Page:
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Most teachers 'lack confidence in assessing pupils'

A fifth of teachers do not know where to look for information on assessment, poll finds

Free school pupils were not entered into their GCSEs

A fifth of teachers do not know where to look for information on assessment, poll finds

Only a third of classroom teachers feel “very confident” in their ability to assess pupils' work and understanding, a poll shows.

And a fifth of teachers do not know where to look for information on assessment, the survey of more than 1,000 teachers in England has revealed.

Meanwhile, the majority of teachers did not receive training in undertaking assessments as part of their initial teacher training, according to the YouGov poll.

The findings have been published in a report from education thinktank LKMco and education company Pearson.

The report defines assessment as including impromptu verbal feedback during lessons, classroom tests, comparative assessments to see how pupils are performing against their peers, as well as statutory tests and exams.

Based on a year-long research project, the report also says that many teachers and pupils feel that statutory assessments “do not adequately capture pupils’ achievements”, partly because the accountability system “incentivises schools to pick certain qualifications”.

It calls on the Department for Education (DfE) to stop reporting the English Baccalaureate (EBacc) measure in performance tables, to ensure pupils are able to access a wider range of subjects.  

The report, Testing the Water, makes a series of recommendations, including:  

  • Introducing a test on assessment that trainee teachers have to pass before qualifying.
  • Giving teachers greater access to in-person and online assessment training.
  • Providing teachers with high-quality materials through a bank of assessment materials.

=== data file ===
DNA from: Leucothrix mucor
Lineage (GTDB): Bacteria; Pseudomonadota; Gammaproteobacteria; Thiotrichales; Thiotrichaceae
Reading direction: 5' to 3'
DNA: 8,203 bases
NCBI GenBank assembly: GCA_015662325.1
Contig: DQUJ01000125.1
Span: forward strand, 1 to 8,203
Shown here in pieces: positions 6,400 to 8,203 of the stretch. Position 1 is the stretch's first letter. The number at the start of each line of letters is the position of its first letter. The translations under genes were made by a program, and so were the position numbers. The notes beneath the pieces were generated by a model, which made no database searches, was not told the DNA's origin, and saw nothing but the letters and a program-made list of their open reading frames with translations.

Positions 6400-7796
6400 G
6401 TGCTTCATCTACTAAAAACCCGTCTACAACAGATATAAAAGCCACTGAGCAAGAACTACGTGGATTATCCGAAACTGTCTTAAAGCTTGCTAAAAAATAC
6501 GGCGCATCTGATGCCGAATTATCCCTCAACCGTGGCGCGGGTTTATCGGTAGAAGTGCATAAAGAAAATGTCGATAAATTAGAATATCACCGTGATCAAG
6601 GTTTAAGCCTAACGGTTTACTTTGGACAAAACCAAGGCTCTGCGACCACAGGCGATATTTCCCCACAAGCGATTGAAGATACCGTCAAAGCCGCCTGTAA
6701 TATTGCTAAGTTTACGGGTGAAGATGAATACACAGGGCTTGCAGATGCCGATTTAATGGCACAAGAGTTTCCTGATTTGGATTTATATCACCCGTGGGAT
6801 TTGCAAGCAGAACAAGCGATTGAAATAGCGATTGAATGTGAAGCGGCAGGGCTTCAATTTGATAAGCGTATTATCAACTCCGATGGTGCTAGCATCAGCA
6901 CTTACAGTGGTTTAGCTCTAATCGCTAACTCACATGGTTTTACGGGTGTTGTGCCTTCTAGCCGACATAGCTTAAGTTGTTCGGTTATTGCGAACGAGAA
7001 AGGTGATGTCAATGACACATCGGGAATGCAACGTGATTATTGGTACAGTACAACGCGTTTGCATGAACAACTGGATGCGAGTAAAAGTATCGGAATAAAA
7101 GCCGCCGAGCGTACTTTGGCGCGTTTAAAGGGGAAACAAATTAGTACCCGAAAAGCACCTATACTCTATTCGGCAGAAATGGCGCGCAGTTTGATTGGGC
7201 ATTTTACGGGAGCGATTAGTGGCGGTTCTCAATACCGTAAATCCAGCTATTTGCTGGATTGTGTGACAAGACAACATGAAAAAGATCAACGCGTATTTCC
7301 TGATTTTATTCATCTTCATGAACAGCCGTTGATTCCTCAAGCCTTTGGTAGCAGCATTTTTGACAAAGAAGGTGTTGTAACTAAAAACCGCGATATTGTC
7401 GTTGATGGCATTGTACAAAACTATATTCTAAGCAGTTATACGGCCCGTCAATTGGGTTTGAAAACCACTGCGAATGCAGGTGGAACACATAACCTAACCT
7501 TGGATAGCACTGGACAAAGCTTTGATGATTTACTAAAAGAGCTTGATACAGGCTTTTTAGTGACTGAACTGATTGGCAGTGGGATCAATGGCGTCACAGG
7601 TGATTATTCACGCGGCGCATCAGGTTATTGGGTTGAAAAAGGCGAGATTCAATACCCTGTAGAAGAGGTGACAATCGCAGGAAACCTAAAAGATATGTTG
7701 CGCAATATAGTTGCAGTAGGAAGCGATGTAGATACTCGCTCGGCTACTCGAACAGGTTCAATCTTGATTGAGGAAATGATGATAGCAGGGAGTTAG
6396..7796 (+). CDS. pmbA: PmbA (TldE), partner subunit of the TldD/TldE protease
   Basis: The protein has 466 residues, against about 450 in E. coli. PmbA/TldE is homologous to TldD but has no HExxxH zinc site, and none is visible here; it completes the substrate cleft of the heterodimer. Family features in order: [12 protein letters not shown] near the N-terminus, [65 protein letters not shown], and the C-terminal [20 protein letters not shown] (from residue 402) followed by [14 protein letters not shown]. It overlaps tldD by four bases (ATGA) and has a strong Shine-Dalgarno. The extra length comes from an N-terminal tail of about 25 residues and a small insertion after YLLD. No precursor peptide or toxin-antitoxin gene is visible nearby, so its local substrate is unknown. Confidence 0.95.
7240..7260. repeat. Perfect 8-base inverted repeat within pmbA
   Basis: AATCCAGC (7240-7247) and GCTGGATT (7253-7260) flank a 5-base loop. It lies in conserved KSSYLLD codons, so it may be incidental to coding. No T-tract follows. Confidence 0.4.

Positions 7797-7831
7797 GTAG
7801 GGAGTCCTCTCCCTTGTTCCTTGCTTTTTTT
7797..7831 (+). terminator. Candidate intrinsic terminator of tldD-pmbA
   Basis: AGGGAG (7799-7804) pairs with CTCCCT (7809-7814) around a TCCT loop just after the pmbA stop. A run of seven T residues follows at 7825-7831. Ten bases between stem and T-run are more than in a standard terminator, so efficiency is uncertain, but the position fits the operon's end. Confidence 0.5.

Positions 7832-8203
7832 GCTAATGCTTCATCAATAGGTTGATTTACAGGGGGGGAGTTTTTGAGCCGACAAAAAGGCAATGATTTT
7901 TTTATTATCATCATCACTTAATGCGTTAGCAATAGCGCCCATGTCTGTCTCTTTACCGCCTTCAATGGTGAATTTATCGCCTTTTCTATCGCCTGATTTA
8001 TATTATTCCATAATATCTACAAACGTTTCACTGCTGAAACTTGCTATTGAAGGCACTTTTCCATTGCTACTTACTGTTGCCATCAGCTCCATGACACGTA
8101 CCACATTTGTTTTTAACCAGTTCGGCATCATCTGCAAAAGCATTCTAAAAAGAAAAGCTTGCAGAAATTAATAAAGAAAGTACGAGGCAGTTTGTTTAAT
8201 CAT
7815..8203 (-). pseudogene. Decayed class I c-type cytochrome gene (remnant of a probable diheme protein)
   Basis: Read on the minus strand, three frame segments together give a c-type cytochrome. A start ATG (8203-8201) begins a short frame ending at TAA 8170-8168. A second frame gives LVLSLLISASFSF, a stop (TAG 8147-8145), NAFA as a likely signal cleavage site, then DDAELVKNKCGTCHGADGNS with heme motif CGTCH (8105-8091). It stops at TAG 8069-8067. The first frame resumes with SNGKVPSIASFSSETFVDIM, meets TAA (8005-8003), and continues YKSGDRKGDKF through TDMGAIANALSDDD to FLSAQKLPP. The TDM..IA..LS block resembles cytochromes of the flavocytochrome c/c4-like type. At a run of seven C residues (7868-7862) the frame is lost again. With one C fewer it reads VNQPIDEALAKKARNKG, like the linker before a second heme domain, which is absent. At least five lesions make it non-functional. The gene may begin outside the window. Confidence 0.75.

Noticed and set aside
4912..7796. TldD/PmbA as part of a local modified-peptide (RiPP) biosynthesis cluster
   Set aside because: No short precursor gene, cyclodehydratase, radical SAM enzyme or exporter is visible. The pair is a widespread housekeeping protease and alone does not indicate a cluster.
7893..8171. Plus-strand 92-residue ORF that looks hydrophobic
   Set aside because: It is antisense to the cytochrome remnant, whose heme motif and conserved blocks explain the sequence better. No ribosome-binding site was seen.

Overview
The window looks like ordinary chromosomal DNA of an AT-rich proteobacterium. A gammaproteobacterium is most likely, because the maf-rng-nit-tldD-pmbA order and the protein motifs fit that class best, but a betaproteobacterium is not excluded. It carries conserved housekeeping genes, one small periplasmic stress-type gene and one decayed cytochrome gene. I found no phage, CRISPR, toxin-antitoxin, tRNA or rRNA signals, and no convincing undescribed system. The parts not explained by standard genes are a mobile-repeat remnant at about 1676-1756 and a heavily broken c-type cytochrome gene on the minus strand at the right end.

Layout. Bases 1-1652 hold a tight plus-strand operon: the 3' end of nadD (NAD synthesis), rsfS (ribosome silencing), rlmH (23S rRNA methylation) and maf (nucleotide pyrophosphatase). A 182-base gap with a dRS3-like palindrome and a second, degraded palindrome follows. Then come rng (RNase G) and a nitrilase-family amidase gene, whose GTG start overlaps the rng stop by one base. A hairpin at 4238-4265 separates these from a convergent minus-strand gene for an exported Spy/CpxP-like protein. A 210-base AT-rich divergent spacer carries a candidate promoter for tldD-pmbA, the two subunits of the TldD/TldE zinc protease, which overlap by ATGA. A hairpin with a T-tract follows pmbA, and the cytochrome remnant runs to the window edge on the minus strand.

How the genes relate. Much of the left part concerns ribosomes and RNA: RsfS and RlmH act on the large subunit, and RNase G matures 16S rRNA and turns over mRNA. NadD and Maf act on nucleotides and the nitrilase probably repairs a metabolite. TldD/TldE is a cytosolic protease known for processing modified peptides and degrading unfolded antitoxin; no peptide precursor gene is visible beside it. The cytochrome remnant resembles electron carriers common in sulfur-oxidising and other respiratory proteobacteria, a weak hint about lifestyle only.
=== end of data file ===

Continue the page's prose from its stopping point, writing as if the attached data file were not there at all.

• Cutting the time teachers spend conducting summative assessments so they can focus on conducting formative assessments.
  • Decoupling pupils’ test results from teachers’ performance evaluations.
  • Publishing schools’ headline data as a three-year rolling average to present a more rounded picture of performance and to reduce the impact of year-on-year volatility.

Rod Bristow, president of Pearson UK, which runs exam board Edexcel, said: “Testing and assessment was invented by the teaching profession – because it plays a vital role in learning.

"But, given the pressures on assessment today it's time to rethink the role assessment plays in underpinning learning.

“This report shows us how much more we all have to do to support teachers in using assessment to improve learning.”

Will Millard, lead author of the report, added that: "[The] revelation that only a third of teachers feel ‘very confident’ undertaking assessment is deeply worrying."

A DfE spokesperson said: “We use a range of performance measures to assess secondary school performance in a number of areas and provide maximum transparency.

"Progress 8 is the primary accountability used by the department to assess performance.

“Our framework for initial teacher training content sets out our expectations on assessment, and makes clear that trainees should be taught how to make use of assessment in order to track pupil progress.

"We have also provided a range of resources to help individuals in the classroom develop their skills.”

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